Sunday reading 21 May 2017

Welcome back to Sunday reading. I’m writing this on a quite nice Friday evening in Wellington, after spending two days talking to lots of people. The best thing I’ve read this week is an article by Emma Espiner in Newsroom: “Embrace foreign students – we may need them one day“.…
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Is building more homes a sinister plot against the poor?

(Before you start reading, see Betteridge’s law of headlines.) The other day, someone pointed me towards an article on Truth-out.org with an amazing click-bait title: “YIMBYs: The ‘alt-right’ darlings of the real estate industry“. For those who are already confused, “YIMBY”, an acronym for “yes-in-my-backyard”, is how some housing advocates describe themselves to indicate that they would like to see more homes built in their cities to make them more affordable for more people.…
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Two public talks in Wellington

I’m down in Wellington on Friday to give a few talks on urban planning and transport economics. If any of our Wellington-based readers are interested, I’d encourage you to come along and hear what we have to say. And please say hi afterwards!…
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The great Auckland turnaround story

Public transport patronage is falling in North America, and it’s worrying people. As a February 2017 CityLab article shows, almost every city in the United States is experiencing falling public transport patronage. While transport experts aren’t sure exactly why it’s happening, everyone is concerned: New York City’s subway system has posted its first dip in ridership since 2009, according to data from the Metropolitan Transportation Authority.…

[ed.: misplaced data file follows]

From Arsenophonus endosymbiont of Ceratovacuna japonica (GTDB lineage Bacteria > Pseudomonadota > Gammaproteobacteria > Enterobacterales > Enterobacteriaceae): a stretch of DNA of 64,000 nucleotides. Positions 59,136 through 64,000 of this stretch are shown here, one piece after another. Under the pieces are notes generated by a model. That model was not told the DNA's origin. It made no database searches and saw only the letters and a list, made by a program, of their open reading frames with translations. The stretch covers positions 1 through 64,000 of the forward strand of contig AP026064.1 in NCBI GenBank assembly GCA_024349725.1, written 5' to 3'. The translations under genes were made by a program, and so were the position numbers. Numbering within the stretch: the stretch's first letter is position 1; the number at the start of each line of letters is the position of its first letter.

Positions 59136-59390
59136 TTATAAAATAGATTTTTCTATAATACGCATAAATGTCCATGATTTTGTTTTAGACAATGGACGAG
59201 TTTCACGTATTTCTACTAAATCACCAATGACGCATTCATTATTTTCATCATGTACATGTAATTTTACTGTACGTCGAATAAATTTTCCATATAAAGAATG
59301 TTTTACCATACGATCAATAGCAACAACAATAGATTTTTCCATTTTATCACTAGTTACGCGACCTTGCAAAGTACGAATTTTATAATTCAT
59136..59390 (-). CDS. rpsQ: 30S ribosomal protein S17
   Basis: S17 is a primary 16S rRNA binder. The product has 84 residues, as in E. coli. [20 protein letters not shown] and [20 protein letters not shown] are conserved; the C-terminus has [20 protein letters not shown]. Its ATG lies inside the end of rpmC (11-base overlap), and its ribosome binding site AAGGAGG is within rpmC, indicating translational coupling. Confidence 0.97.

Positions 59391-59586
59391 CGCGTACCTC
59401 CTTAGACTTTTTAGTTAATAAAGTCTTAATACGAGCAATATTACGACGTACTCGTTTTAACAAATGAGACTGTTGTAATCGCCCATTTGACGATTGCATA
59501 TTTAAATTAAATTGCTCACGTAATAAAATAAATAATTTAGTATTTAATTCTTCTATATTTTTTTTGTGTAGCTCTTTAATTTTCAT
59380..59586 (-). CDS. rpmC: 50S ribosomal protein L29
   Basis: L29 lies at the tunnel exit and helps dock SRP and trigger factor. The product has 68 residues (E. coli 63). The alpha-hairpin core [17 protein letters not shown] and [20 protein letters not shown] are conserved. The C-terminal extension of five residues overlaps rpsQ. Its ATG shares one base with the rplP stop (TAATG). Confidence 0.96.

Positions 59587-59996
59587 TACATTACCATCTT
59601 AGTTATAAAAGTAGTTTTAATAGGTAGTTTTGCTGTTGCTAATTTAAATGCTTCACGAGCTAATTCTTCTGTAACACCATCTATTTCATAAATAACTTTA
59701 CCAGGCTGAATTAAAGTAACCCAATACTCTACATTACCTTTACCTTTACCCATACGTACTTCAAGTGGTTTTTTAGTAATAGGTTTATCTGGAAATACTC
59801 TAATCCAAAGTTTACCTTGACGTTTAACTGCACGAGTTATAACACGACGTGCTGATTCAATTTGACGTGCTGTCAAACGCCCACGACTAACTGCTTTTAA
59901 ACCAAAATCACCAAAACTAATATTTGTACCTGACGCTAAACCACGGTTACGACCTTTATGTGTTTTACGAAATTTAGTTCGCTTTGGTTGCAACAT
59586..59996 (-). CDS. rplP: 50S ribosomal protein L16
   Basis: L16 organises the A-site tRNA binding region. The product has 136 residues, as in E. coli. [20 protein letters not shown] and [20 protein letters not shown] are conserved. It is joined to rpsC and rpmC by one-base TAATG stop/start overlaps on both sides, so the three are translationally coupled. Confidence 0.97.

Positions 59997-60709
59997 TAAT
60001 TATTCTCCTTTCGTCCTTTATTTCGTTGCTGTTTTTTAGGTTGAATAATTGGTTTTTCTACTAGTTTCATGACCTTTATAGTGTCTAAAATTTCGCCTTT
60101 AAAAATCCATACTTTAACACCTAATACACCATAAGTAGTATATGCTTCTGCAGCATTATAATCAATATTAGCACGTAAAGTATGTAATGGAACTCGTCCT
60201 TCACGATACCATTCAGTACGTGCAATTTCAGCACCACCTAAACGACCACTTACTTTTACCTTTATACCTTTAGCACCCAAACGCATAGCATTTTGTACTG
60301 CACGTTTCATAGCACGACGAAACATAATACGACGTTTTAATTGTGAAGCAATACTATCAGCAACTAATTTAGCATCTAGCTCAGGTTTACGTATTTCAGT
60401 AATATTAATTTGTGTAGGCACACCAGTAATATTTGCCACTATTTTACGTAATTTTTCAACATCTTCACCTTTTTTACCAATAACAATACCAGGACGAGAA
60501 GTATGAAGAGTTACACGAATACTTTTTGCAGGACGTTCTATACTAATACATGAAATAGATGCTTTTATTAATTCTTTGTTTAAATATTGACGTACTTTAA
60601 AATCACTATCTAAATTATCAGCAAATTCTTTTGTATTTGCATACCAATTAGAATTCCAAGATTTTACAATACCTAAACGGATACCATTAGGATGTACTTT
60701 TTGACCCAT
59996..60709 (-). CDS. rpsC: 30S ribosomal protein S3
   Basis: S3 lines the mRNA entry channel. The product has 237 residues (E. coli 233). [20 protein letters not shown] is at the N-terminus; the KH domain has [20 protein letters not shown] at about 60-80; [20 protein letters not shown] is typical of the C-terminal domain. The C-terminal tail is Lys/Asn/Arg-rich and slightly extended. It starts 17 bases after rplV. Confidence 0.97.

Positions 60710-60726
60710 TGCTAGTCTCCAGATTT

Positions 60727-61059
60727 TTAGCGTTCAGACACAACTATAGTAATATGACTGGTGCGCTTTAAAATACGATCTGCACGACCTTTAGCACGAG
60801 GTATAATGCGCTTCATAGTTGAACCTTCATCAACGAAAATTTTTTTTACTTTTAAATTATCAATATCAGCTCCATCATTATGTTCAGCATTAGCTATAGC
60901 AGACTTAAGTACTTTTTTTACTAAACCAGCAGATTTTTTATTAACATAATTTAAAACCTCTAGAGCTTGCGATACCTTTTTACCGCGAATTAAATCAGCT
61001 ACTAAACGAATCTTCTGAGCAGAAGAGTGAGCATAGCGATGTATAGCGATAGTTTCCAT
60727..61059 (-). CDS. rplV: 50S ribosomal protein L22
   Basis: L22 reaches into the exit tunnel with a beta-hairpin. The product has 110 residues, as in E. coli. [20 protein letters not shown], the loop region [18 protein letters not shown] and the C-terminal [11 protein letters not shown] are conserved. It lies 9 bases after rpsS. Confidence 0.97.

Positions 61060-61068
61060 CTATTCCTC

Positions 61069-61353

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Sunday reading 7 May 2017

Welcome back to Sunday reading. As you read this, I will (hopefully) be waking up in the Waitakeres to get on with the final day of the Hillary Trail. As I’m writing this in a hurry so that I can get to sleep and get up and do the walk, I’m going to just suggest a few articles without too much commentary.…
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Sunday reading 23 April 2017

Welcome back to Sunday reading. I apologise for the continued hiatus in general blogging – unfortunately it’s likely to continue through at least part of May. (Deadlines and exams…) One of the fundamental questions of the 21st century economy is why the demand for agglomeration and physical presence has strengthened even as telecommunications have become cheaper.…
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Sunday reading 2 April 2017

Welcome back to Sunday reading. This week, we’re starting to get evidence of what will happen as a result of the Roads of National Significance: induced traffic and congestion stuff-ups. Here’s Damian George (Stuff) reporting on outcomes after the opening of the first sections of the Kapiti Expressway: The $630 million Kapiti expressway has actually doubled the amount of time it takes to commute into Wellington during the morning rush, some motorists say.…
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Sunday reading 19 March 2017

Welcome back to Sunday reading. This week, I want to highlight a really important article by Joe Cortright (City Observatory): “Going faster doesn’t make you happier; you just drive farther“: We’ve long assumed that one of the goals of our transportation system is to enable us to move as quickly as possible when we travel, so it stands to reason that the people who live in “faster” cities ought to be happier with their transportation systems… The following chart shows happiness with the regional transportation system on the vertical axis, and average speed on the horizontal axis.  …
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